Submarine cable can lower GT&T Internet charges
- company reports

by Sharon Lall
Guyana Chronicle
November 23, 2000

THE Guyana Telephone and Telegraph Company (GT&T) could soon introduce cheaper Internet access with the new link through the `Americas 11' cable service, the firm announced yesterday.

The submarine cable linking the Americas provides a clearer, faster and cheaper connection than the one currently used via INTELSAT satellite, officials explained.

Ms Sonita Jagan, GT&T Chief Executive Officer and General Manager said the `Americas II' service was commissioned last month.

She told a GT&T/Ayaya customer forum at Le Meridien Pegasus Hotel in Georgetown that GT&T is in the process of making a call connection in the United States to bring Internet service into Guyana at a "better price" using the `Americas II' cable link.

The cable that has been laid throughout the Atlantic and Caribbean provides immense capacity or `band' for countries that have invested in it.

GT&T, with a line in the `Americas II' cable, will be able to open up Guyana to new opportunities and bring the country into the "super-information highway", Jagan added.

The `Americas II' programme is aimed at connecting countries in North and South America by fibre optic cables from Florida through to Brazil.

In the process, a number of shareholder countries will also be connected.

Jagan said the `Americas II' cable passes through French Guiana into Suriname and then Guyana. The three countries had decided it was best to bring the cable into South America.

In the past, these cables would have had a stop-off point in Trinidad and Caribbean islands instead of coming into the mainland of South America, she explained.

The Guyana-Suriname link was done by engineers and technicians from GT&T, TELESUR, the telecommunications company of Suriname and United Caribbean Contractors (UCC) of Suriname.

This involved laying and connecting two lengths of cables measuring 90 kilometres, which joined on the bed in the centre of the Corentyne River.

On either side of the river the cable is buried about three-and-a-half metres beneath the earth and it stretches in snake-like fashion across the river to lend for any eventual tension, officials said.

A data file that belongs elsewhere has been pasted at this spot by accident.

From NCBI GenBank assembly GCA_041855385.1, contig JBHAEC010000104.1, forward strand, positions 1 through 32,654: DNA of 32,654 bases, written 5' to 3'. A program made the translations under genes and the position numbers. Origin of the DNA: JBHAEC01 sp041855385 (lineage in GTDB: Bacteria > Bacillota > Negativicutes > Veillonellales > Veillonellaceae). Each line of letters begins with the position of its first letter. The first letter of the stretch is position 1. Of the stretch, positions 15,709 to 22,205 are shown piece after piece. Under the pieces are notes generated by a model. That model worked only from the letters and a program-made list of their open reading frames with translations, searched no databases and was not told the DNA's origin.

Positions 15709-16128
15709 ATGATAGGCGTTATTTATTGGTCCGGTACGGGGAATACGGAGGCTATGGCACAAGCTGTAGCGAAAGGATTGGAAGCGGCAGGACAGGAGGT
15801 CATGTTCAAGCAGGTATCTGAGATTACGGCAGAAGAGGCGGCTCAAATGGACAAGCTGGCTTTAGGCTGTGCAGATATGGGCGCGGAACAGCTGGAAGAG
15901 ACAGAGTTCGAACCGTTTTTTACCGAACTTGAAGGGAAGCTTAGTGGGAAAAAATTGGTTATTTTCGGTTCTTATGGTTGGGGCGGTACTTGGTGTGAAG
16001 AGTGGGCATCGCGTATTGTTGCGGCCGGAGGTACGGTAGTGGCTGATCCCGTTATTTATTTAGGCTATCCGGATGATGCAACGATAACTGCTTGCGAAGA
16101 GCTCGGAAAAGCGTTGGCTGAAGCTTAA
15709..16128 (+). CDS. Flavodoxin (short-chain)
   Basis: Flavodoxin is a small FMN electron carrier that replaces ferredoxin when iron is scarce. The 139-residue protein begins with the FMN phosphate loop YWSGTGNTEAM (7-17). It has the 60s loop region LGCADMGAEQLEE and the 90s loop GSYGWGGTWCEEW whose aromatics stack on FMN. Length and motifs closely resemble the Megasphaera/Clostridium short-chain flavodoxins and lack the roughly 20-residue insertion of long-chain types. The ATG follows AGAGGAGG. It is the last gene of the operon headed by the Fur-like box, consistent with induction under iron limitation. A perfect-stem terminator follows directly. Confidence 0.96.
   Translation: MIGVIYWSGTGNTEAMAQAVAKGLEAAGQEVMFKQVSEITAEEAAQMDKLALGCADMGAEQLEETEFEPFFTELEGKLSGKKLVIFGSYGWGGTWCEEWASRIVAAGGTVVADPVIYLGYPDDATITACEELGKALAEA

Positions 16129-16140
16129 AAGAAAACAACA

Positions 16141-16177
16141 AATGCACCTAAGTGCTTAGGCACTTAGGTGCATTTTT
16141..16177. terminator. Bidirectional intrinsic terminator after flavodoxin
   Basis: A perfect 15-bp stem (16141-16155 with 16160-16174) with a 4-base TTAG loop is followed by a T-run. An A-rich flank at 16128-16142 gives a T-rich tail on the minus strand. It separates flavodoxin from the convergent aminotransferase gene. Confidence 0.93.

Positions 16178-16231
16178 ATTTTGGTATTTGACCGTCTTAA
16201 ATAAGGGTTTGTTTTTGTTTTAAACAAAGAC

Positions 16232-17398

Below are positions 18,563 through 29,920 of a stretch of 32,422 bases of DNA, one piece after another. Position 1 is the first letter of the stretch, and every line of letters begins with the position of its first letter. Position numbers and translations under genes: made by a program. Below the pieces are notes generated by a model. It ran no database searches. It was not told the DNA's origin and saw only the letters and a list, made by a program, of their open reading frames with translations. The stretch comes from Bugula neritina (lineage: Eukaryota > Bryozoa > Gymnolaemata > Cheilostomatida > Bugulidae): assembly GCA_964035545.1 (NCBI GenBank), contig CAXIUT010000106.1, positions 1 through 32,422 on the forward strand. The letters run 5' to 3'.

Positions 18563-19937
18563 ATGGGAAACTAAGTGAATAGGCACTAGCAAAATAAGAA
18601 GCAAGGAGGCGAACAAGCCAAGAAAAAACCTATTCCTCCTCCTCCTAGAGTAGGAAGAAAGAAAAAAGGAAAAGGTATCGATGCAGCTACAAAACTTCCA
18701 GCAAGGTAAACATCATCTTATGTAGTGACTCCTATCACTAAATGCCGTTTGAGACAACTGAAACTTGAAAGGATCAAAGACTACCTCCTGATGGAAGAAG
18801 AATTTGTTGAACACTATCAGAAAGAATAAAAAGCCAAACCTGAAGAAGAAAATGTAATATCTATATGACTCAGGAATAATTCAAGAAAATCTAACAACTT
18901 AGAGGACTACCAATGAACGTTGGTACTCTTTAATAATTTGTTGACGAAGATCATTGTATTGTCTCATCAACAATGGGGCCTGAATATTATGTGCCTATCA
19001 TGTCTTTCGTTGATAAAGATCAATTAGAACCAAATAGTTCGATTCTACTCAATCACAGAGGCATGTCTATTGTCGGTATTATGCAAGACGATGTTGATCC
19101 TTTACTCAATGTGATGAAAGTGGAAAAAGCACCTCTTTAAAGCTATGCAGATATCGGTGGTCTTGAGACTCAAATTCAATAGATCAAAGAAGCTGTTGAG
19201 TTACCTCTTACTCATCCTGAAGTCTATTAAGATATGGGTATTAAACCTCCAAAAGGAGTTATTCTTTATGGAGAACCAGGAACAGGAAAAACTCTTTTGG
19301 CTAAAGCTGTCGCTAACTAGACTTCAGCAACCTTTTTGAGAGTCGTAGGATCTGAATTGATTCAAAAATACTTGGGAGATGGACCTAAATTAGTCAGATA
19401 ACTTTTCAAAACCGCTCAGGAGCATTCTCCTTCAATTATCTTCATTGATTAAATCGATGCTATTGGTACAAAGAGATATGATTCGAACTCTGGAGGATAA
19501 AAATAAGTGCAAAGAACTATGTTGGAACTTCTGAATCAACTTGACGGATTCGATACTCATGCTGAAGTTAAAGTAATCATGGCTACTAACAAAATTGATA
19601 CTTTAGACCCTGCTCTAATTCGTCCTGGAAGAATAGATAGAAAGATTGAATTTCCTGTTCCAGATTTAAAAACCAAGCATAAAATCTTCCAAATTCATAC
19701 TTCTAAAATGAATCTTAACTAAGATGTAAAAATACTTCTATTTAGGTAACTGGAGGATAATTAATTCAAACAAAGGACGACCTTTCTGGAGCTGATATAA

The underwater cable is about five times the size of that used on land and it has a special armour to withstand attack from sea creatures and corrosion, they explained.

The link enables Guyana and Suriname to interconnect traffic between South and North American countries. Both countries have a maintenance agreement for the shared cost of running the link, according to the officials.

Since the `Americas II' service went into operation, Jagan said, many companies on the mainland of South America have been enquiring whether GT&T is willing to enter into a cable leasing arrangement with them.

"The Americas II cable can actually bring Guyana into the information world and I hope investors recognise that and utilise (the) cable for its product potential," she stated.

Additionally, she said the `Americas II' cable will make it easier for Guyana to introduce `call centres' which have traditionally been used in the United States to process data and calls and answer customer complaints, among other services.

With the `Americas II' cable, Jagan said these centres can be located in countries like Guyana where labour is cheaper and a service of that nature more economical.

GT&T has diversified its operation and is now an Internet provider, PBX provider, data network and cellular provider, apart from the smaller services it caters for, she said.

Cognisant of the changes that have occurred in telecommunications over the last three to five years, Jagan said GT&T must be more "market focussed" and start meeting customers, understand their needs and meeting those needs.

Following complaints from customers, the telephone company recently set up a new system in its operator services department that links all GT&T databases and allows supervisors to hear whether or not operators are giving the public the service they deserve, she said.

Jagan said that system also offers a database by which GT&T can now offer 1-800 and 1-900 services similar to the type used in the U.S.

This arrangement could be used in the tourism industry where persons, for example, can rent GT&T `slots' and have recordings for a weekend guide accessible only by a telephone call, she said.

Jagan said GT&T submitted a proposal to the Public Utilities Commission (PUC) requesting a reduction of the cost of mobile cellular service because it had grown to an extent where it is no longer a "premiere service".

According to her, the mobile cellular is considered an alternative to normal telephone service.

Jagan said GT&T also filed a request to change the common method of billing to the Caller Party Pays system used in most Caribbean and European countries.

She assured that GT&T will keep abreast with changing technology and fulfill its mandate of installing telephones across the country.

GT&T, over the course of this year, has invested in line plants which by the end of the year will benefit 10,000 telephone subscribers. The plan will continue next year, Jagan reported.

She said the company has both wireless service and traditional wire line services in areas like Mocha, South Ruimveldt, Canal Number One and Two, Ogle, Campbellville, Prashad Nagar, Queenstown and Alberttown.

GT&T engineers are working to provide services in Port Mourant and Cumberland, as well, she said.

"We will continue that pace. We feel that at this point we have not forgotten our mandate.

"It is, however, a very difficult mandate given the fact that since 1997 we have asked for increased rates and have so far not received those," Jagan stated.

She, however, anticipated "changes" in the relationship between the PUC and GT&T that will allow Guyana to move ahead in the field of technology.

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